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table-layout property defines what algorithm the browser should use to lay out table rows, cells, and columns.
As explained in the CSS2.1 specification, table layout in general is usually a matter of taste and will vary depending on design choices. Browsers will, however, automatically apply certain constraints that will define how tables are laid out. This happens when the
table-layout property is set to
auto (the default). But these constraints can be lifted when
table-layout is set to
auto: the default. The browser’s automatic algorithm is used to define how a table’s rows, cells, and columns are laid out. The resulting table layout is generally dependent on the content of the table.
fixed: With this value, the table’s layout ignores the content and instead uses the table’s width, any specified width of columns, and border and cell spacing values. The column values used are based on widths defined on columns or cells for the first row of the table.
inherit: indicates that the value is inherited from the
table-layoutvalue of its parent
In order for a value of
fixed to have any effect, the table’s width has to be set to something other than
auto (the default for the
width property). In the demos below, all the table widths are set to 100%, which assumes we want the table to fill its parent container horizontally.
The best way to see the the effects of a fixed table layout algorithm is using a demo.
When you first view the above demo, you’ll notice the layout of the table columns is unbalanced and awkward. At that point, the table is using the browser’s default algorithm to define how to lay out the table, which means the content will dictate the layout. The demo exaggerates this fact by including a long string of text inside one table cell, while all the other table cells use just two words each. As you can see, the browser expands the first column to accommodate the larger bit of content.
If you click the “Toggle table-layout: fixed” button, you’ll see what the table layout looks like when the “fixed” algorithm is used. When
table-layout: fixed is applied, the content no longer dictates the layout, but instead, the browser uses any defined widths from the table’s first row to define column widths. If no widths are present on the first row, the column widths are divided equally across the table, regardless of content inside the cells.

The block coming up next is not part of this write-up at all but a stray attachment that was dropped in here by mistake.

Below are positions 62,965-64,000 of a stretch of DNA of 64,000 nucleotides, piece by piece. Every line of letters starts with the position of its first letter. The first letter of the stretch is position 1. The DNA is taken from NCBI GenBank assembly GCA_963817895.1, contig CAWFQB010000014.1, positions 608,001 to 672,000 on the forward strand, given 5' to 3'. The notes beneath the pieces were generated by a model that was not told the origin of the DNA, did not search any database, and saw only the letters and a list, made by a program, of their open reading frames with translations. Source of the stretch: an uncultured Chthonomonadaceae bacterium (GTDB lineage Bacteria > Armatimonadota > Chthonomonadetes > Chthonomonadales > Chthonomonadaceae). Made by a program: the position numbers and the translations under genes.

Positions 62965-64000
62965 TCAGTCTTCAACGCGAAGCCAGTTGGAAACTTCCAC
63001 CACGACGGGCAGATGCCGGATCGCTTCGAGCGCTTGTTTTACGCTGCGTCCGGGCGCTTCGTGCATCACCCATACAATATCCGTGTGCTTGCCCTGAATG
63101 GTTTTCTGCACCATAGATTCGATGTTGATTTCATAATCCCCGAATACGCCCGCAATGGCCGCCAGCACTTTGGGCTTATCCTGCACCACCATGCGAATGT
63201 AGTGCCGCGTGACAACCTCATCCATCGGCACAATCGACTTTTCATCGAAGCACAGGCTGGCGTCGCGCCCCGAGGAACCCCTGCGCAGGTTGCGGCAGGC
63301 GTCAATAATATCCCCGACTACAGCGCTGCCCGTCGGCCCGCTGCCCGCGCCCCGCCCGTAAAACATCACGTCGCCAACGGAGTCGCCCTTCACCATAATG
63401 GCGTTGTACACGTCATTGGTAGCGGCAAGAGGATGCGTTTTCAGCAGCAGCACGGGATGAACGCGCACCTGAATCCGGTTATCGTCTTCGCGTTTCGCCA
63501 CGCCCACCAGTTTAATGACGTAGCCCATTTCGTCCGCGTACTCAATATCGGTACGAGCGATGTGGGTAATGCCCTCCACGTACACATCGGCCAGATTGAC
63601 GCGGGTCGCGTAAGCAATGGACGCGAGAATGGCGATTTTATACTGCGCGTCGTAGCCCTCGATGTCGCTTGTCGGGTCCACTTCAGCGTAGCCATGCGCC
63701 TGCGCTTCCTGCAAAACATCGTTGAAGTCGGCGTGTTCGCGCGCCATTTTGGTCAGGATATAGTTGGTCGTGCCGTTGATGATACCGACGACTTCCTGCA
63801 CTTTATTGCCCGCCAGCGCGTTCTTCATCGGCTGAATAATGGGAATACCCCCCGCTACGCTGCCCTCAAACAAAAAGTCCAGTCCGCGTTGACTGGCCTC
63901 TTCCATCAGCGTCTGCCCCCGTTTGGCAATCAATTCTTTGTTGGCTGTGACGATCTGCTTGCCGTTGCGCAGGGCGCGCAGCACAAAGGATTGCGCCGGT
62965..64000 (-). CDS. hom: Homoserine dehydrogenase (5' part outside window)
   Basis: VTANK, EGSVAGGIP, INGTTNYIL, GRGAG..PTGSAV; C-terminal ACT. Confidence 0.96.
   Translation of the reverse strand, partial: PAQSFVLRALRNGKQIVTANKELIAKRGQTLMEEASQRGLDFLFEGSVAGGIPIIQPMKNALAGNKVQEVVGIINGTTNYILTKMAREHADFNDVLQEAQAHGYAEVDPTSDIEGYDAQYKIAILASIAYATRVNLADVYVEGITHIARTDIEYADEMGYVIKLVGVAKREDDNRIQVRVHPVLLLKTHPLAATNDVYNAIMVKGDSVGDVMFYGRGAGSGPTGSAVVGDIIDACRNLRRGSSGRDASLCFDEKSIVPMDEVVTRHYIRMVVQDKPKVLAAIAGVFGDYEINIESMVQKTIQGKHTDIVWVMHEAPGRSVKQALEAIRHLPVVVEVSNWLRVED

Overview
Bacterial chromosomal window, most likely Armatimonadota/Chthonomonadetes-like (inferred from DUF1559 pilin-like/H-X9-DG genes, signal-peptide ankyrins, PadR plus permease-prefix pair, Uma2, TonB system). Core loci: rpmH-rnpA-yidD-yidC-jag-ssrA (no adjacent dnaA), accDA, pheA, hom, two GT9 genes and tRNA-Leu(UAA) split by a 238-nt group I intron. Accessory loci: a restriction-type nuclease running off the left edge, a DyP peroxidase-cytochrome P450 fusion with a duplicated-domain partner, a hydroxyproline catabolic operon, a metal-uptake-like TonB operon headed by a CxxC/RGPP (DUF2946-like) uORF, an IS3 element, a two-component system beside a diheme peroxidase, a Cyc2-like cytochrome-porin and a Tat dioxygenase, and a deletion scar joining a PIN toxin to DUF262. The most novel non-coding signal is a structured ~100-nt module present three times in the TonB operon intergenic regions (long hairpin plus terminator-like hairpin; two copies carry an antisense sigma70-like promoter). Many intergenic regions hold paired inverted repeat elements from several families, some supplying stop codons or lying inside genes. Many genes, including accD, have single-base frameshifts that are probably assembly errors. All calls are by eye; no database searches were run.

Further examples may help make this clearer. In the following demo, the table has a
<colgroup> element whose first
<col> element has a width of
400px. Notice in this case, toggling
table-layout: fixed has no effect.
This happens because the default layout algorithm is essentially saying “make the first column 400px wide, and distribute the remaining columns based on their content”. Since the other three columns have the same content as each other, there will be no change. But now let’s add some extra text content to one of the other columns:
Now if you click the toggle button, you’ll see the columns adjust to accommodate a fixed layout, irrespective of content. Once again, the same thing is happening; the first column is set at 400px then the remaining columns are divided equally. But this time, because one of the columns has extra content, the difference is noticeable.
How a fixed layout algorithm determines column widths
The following two demos should help in understanding that the first row of the table is what helps to define the column widths of a table set to
In the above demo, the first cell in the table’s first row has a width of 350px. Toggling
table-layout: fixed adjusts the other columns, but the first one remains the same. Now try the following demo:
In this case, it’s the second row that has a width attached to its first table cell. Now when the toggle button is clicked, all the column widths are adjusted. Again, this is because the fixed layout algorithm is using the first row to determine the column widths, and the end result is that it distributes the widths equally.
Benefits of a fixed layout algorithm
The aesthetic benefits of using
table-layout: fixed should be clear from the demonstrations above. But the other major benefit is performance. The spec refers to the fixed algorithm as a “fast” algorithm, and for good reason. The browser does not need to analyze the entire table’s content before determining the size of the columns; it only needs to analyze the first row. So the result is a faster processing of the table’s layout.
- Fixed Table Layouts
- Fixed table layout in CSS2.1 spec
table-layoutproperty in CSS Table Module Level 3